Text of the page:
Swing Kids – The Swing Kids (German: Swingjugend) were a group of jazz and swing dance fans in Germany in the 1930s, primarily in the port city of Hamburg and Berlin. They were 14 to 21-year-old boys and girls. They admired the British and American youth culture, defining themselves with swing music as opposed to the National-Socialist fashions and behaviours, especially those of the Hitler Youth (German: Hitlerjugend).
Their dress consisted of long, often checked English sports jackets, shoes with thick light crepe soles, showy scarves, Anthony Eden hats, an umbrella on the arm whatever the weather, and, as an insignia, a dress-shirt button worn in the buttonhole, with a jeweled stone. The girls too favored a long overflowing hair style. Their eyebrows were penciled, they wore lipstick and their nails were lacquered.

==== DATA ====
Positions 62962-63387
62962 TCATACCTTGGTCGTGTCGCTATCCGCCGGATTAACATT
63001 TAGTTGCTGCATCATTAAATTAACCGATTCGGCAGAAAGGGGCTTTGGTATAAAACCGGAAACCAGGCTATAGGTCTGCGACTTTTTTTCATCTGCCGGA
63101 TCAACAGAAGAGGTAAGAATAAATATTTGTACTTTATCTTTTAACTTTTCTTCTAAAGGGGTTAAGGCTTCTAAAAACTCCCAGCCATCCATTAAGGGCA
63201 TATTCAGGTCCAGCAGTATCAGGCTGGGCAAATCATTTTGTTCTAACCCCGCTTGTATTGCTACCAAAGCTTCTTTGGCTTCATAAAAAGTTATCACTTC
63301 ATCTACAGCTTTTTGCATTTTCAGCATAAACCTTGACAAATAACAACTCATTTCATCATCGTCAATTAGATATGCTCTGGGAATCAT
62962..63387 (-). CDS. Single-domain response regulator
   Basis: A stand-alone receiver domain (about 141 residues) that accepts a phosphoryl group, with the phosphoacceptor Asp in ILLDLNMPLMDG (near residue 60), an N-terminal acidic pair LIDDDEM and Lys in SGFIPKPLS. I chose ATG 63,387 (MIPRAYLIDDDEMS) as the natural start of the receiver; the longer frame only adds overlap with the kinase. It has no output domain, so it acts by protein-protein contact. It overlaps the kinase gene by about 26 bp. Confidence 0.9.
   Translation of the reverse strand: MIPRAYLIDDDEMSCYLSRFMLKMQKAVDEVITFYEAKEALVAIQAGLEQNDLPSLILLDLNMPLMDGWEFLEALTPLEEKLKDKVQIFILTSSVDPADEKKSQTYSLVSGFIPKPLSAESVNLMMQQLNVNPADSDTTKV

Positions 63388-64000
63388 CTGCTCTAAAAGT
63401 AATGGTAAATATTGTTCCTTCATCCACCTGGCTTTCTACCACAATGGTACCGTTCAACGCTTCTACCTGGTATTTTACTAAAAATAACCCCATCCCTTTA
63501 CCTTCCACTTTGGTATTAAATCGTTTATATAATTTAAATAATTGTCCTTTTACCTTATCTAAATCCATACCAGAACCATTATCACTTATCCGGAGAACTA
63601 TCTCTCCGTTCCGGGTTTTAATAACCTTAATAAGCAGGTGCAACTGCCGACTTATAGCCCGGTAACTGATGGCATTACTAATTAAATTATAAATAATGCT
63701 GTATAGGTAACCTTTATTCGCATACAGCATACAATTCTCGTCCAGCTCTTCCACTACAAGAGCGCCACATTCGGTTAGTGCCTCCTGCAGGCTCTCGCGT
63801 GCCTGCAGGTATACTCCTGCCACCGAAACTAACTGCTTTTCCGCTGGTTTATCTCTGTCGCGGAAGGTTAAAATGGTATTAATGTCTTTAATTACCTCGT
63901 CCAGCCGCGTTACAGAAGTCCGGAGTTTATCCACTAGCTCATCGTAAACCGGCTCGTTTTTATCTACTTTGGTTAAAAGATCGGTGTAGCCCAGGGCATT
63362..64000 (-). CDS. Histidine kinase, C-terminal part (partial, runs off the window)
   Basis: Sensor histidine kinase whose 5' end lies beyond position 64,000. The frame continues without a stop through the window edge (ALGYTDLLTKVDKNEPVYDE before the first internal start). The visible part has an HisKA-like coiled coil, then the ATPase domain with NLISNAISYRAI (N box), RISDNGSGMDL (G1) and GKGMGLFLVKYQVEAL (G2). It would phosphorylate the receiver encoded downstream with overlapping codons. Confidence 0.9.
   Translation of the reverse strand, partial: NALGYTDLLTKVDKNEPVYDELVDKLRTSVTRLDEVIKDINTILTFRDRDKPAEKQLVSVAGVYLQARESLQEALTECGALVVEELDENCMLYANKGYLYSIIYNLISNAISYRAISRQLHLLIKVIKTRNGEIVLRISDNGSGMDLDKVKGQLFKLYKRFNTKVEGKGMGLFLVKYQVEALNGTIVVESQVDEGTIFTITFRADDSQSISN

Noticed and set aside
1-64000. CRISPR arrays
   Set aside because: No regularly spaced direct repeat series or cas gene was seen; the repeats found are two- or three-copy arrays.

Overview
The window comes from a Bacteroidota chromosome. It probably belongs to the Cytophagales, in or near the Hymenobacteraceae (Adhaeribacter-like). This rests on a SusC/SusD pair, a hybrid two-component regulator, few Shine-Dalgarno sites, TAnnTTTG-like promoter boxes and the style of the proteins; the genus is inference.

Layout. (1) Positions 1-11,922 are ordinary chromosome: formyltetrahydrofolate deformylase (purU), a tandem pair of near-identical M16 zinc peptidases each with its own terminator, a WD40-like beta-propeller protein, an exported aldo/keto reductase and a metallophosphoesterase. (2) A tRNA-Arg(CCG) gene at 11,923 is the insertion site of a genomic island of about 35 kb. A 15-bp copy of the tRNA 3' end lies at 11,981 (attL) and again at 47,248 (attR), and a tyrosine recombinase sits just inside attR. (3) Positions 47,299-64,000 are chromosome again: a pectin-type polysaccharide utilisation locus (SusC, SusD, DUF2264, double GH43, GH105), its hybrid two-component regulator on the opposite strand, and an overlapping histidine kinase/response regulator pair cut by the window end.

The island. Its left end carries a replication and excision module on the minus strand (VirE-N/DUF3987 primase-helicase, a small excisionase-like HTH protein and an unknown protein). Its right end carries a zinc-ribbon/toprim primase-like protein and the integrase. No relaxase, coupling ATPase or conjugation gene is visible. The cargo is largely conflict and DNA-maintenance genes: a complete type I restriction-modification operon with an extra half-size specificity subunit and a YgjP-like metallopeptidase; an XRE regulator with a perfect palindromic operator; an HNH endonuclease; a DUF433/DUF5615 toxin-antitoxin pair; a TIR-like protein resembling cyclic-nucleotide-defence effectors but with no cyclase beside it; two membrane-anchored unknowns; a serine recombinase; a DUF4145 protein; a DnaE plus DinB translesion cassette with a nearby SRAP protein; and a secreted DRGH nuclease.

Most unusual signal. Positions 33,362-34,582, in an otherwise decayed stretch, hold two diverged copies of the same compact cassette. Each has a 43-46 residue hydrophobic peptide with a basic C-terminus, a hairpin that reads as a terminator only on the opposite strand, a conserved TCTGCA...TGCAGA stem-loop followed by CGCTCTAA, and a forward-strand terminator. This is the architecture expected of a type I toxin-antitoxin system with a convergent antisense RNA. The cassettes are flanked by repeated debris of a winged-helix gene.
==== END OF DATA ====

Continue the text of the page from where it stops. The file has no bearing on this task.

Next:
The Swingjugend rejected the Nazi state, its ideology and uniformity, its militarism, the ‘Fhrer principle’ and the conformity of the Volksgemeinschaft (people’s community). They rebelled against all this restriction of personal freedoms with jazz and swing, which stood for a love of life, self-determination, non-conformism, freedom, independence, liberalism, and internationalism.
On 18 August 1941, in a brutal police operation, over 300 Swingjugend were arrested. The measures against them ranged from cutting their hair and sending them back to school under close monitoring, to the deportation of the leaders to concentration camps. The boys went to the Moringen concentration camp while the girls were sent to Ravensbruck. This mass arrest encouraged the youth to further their political consciousness and opposition to National Socialism. They started to distribute anti-fascist propaganda. In January 1943, Gnter Discher, as one of the ringleaders of the Swing Kids, was deported to the youth concentration camp of Moringen.
This post was published at Jesses Crossroads Cafe on 30 MAY 2017.